MIA Interview on our Sustainability Journey

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To celebrate International Women's Day, the MIA are dedicating their week to women; to recognise the work that they do for the music industry. Today, they talk to Kate Greenall, Chief of Staff here at Warwick Music Group. Her role is the day to day management of the team; she ensures that activities are streamlined within the organisation, supporting the priorities of the business to help it grow. Everyone in the company is conscious about how they operate sustainably. Here, we talk to Kate about why responsible manufacture and protecting the environment is so important to Warwick Music Group.


Q: Why is responsible manufacture and protecting the environment important to you and the Warwick Music Group team? 

Ever since we started manufacturing in 2010, we’ve always been thinking about our environmental impact. The challenge with recycled plastic is that it can be very hard to obtain the necessary safety certificates because you can’t know for certain the original source of the recycled material. Manufacture of brass instruments is not very environmentally friendly – very energy intensive and materials such as nickel, brass, lead are all pretty horrible – by manufacturing in recyclable ABS as we do then it’s a lot easier for us to be sustainable. As a mum to three primary-school aged children, I can tell you it’s important to them and it’s also important that we leave the planet in a much better state for them.

Q: pInstruments are made out of plastic, how do you look at reducing your impact on the environment?

Plastic instruments are much more energy efficient to make than brass and we’ve saved over 3 million kilograms of CO2 emissions already from our customers buying plastic instead of brass. In 2020, we became the first instrument manufacturer in the UK to have all our products independently assessed as carbon neutral. That means that we’ve completely offset the very little amount of CO2 emissions we generate in the manufacture, distribution and sale of every single product we make. But we are constantly looking at ways to reduce the CO2 we generate as a business – for example our office is powered by wind power, our company cars are electric and we’ve severely limited our use of paper.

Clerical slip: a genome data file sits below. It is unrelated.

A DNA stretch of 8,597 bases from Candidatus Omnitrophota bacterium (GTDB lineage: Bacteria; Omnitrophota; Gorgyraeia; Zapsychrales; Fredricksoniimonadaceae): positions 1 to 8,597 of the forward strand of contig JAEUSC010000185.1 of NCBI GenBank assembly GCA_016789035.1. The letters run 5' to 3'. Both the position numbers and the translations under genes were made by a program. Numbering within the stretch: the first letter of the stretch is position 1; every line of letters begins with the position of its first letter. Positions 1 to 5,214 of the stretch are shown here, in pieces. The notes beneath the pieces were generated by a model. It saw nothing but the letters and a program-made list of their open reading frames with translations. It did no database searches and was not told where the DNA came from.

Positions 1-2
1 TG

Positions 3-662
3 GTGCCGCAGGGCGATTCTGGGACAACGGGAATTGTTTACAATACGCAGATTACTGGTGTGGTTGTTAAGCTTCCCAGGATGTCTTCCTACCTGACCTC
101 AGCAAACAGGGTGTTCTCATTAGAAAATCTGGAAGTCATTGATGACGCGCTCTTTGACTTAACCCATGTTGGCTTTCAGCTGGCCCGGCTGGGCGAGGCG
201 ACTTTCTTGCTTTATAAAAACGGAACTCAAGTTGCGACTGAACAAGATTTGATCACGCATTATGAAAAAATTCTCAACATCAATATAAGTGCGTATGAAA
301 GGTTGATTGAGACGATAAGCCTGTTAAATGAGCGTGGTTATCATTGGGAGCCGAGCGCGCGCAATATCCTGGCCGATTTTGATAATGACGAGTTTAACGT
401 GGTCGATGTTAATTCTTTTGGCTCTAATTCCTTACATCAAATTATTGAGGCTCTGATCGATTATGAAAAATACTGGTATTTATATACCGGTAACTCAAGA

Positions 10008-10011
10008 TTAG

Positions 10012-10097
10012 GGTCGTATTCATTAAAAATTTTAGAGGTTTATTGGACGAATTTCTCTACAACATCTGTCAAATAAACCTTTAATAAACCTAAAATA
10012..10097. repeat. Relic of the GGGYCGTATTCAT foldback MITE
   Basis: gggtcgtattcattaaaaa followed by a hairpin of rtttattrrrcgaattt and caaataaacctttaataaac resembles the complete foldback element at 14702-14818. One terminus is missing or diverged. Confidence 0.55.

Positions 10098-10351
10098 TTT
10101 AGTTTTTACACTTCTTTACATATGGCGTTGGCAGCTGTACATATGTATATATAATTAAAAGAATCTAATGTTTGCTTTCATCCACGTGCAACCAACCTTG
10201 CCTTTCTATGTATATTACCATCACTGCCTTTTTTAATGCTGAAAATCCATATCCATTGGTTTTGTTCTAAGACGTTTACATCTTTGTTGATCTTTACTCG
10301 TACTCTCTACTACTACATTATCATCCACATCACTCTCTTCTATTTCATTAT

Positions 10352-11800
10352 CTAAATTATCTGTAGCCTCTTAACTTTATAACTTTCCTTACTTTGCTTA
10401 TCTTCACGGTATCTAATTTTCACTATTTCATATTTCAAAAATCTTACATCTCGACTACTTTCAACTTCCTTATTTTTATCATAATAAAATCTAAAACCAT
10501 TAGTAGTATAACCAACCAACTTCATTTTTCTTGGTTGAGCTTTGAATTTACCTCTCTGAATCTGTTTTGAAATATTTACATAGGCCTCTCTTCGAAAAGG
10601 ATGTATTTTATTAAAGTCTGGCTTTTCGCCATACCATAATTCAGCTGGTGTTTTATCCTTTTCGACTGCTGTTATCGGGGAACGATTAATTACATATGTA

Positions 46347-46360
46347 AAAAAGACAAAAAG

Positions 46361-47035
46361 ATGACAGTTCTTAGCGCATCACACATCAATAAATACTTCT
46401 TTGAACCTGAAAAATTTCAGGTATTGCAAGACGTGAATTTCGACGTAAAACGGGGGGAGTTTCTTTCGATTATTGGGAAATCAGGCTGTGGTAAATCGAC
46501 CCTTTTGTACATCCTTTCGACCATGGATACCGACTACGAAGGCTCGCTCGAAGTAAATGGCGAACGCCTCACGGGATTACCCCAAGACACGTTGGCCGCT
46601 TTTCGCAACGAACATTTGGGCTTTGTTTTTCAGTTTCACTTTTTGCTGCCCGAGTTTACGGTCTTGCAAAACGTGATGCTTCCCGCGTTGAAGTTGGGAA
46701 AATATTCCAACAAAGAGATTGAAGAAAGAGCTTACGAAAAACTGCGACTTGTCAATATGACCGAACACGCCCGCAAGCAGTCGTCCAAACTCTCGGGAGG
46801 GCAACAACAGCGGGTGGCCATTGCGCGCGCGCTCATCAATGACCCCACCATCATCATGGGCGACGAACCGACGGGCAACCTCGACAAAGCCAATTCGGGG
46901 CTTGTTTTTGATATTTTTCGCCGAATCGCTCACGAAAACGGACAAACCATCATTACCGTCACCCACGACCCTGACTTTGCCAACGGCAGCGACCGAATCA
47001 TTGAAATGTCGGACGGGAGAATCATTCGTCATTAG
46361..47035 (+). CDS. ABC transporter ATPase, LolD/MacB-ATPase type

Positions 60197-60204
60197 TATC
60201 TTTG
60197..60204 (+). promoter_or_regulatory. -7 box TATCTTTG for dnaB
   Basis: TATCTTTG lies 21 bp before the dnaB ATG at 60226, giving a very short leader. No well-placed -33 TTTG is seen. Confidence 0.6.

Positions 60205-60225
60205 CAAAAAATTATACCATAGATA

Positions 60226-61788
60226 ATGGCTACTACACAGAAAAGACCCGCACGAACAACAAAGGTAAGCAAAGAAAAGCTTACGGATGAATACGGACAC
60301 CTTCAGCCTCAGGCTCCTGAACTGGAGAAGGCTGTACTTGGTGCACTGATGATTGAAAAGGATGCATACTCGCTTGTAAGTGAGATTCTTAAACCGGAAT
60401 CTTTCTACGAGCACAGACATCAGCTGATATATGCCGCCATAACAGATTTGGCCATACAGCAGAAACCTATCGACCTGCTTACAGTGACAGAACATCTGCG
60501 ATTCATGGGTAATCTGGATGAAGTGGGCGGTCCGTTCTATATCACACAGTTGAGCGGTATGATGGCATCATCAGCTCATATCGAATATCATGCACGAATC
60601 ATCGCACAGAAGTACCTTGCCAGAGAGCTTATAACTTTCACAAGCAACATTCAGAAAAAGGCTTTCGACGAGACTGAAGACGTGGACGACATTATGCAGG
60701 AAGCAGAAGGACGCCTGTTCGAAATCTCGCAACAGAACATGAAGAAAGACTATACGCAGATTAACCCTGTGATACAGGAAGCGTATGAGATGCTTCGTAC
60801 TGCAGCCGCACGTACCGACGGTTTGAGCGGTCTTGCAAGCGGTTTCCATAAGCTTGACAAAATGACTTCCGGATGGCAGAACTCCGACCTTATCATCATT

Q: Tell us about the manufacturing process – are you able to reuse and recycle materials? 

The benefit of using recyclable ABS and our injection-moulding manufacturing process is that we can easily grind up excess production parts and put them back into the manufacturing process. That means the waste from manufacture is very small. Also, as we use some of the top automotive suppliers in the world, quality is very high and the products are designed to be tough and robust – although not indestructible! We provide a complete range of spare parts for all our products meaning that the lifespan of plastic instruments can be extended constantly. And at the end of the day, they can always be recycled.

Q: Do you think that consumers consider the environmental impact that they will have by investing in your brand over another? 

Yes, we believe consumers really do care about this issue. The problem with environmentally friendly products is that there is no national or international standard which consumers recognise. There is a lot of ‘green-washing’ in other sectors where retailers and manufacturers make claims which simply aren’t true. I know Steve was recently helping the Competition & Markets Authority in a roundtable as they start to look into this a lot more seriously. So when we make claims about sustainability and carbon neutrality it’s because we’ve used one of the top independent assessors in the UK and we’ve been completely transparent with our customers about what we’ve done.

Q: What advice would you have for other MI companies who are looking to become more sustainable? 

Becoming sustainable is a journey – not a single piece of work. Every MI company right now can do something to be sustainable – from just being smart with paper to sourcing from sustainable suppliers. I’d suggest you start by looking at your supply chain – whether you’re a retailer or supplier – and ask them about sustainability. The music industry is quite a way behind other sectors and there is a lot to learn – so get started as soon as possible, take that first step.


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